Direct and extended intergenerational contact and young people's attitudes towards older adults

Drury, Lisbeth and Hutchison, Paul and Abrams, Dominic (2016) Direct and extended intergenerational contact and young people's attitudes towards older adults. British Journal of Social Psychology. ISSN 0144-6665 (In Press)

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Official URL: http://dx.doi.org/10.1111/bjso.12146

Abstract

Research suggests that positive intergenerational contact can improve young people’s attitudes towards older adults. However, today’s age-segregated society may not provide ample opportunities for positive contact between younger and older adults to occur on a regular basis. In three studies, we investigated whether the positive attitudinal outcomes associated with direct contact might also stem from a more indirect form of intergenerational relationship: extended contact. In Study 1 (N = 70), extended contact was associated with more positive attitudes towards older adults even when controlling for direct intergenerational contact (contact frequency and contact quality). In Study 2 (N = 110), the positive effects of direct and extended contact on young people’s age related attitudes were mediated by reductions in intergroup anxiety and ageing anxiety. The mediational effects of intergroup anxiety were replicated in Study 3 (N = 95) and ingroup norms additionally emerged as a mediator of the positive effects of extended contact on young people’s attitudes towards older adults. Discussion focuses on the implications for strategies aimed at tackling ageism.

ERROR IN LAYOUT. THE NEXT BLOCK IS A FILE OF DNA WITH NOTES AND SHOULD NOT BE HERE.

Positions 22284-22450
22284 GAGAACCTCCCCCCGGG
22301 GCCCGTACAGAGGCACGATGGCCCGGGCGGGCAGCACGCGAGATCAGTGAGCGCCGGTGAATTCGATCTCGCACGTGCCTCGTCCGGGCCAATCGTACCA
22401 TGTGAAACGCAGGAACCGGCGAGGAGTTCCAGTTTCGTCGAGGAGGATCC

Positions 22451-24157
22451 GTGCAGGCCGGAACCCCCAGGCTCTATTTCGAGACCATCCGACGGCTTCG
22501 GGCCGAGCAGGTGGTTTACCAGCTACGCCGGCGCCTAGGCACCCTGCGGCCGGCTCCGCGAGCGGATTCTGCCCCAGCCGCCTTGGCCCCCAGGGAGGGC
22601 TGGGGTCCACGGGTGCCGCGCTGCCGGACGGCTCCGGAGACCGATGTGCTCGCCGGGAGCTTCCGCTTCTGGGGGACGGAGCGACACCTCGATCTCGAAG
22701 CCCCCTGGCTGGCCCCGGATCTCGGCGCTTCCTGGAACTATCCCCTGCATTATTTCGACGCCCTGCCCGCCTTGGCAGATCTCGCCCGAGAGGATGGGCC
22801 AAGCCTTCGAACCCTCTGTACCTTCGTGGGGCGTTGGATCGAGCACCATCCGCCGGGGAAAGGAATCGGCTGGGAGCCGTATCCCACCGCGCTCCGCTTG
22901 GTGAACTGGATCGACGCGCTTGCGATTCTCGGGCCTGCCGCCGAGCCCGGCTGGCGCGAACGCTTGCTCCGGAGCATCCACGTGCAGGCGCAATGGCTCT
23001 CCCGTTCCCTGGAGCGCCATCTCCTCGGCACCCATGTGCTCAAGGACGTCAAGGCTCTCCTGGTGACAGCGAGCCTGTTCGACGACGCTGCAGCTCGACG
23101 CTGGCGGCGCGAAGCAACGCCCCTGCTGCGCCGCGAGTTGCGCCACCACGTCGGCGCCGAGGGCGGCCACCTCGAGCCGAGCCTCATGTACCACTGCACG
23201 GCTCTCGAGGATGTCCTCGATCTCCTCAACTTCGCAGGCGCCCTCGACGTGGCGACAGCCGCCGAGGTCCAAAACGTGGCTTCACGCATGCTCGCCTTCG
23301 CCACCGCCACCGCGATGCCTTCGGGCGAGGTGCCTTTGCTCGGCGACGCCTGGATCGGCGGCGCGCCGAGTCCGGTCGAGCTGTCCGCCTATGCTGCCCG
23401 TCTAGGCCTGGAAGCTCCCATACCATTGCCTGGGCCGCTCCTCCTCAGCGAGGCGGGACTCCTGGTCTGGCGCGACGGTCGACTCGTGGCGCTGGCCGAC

Item Type: Article
Uncontrolled Keywords: attitudes; young people; older people; elderly; intergenerational contact
Subjects: 100 Philosophy & psychology
100 Philosophy & psychology > 150 Psychology
300 Social sciences
Department: School of Social Sciences
Depositing User: Paul Hutchison
Date Deposited: 06 Jun 2016 08:35
Last Modified: 11 Oct 2016 09:20
URI: http://repository.londonmet.ac.uk/id/eprint/1006

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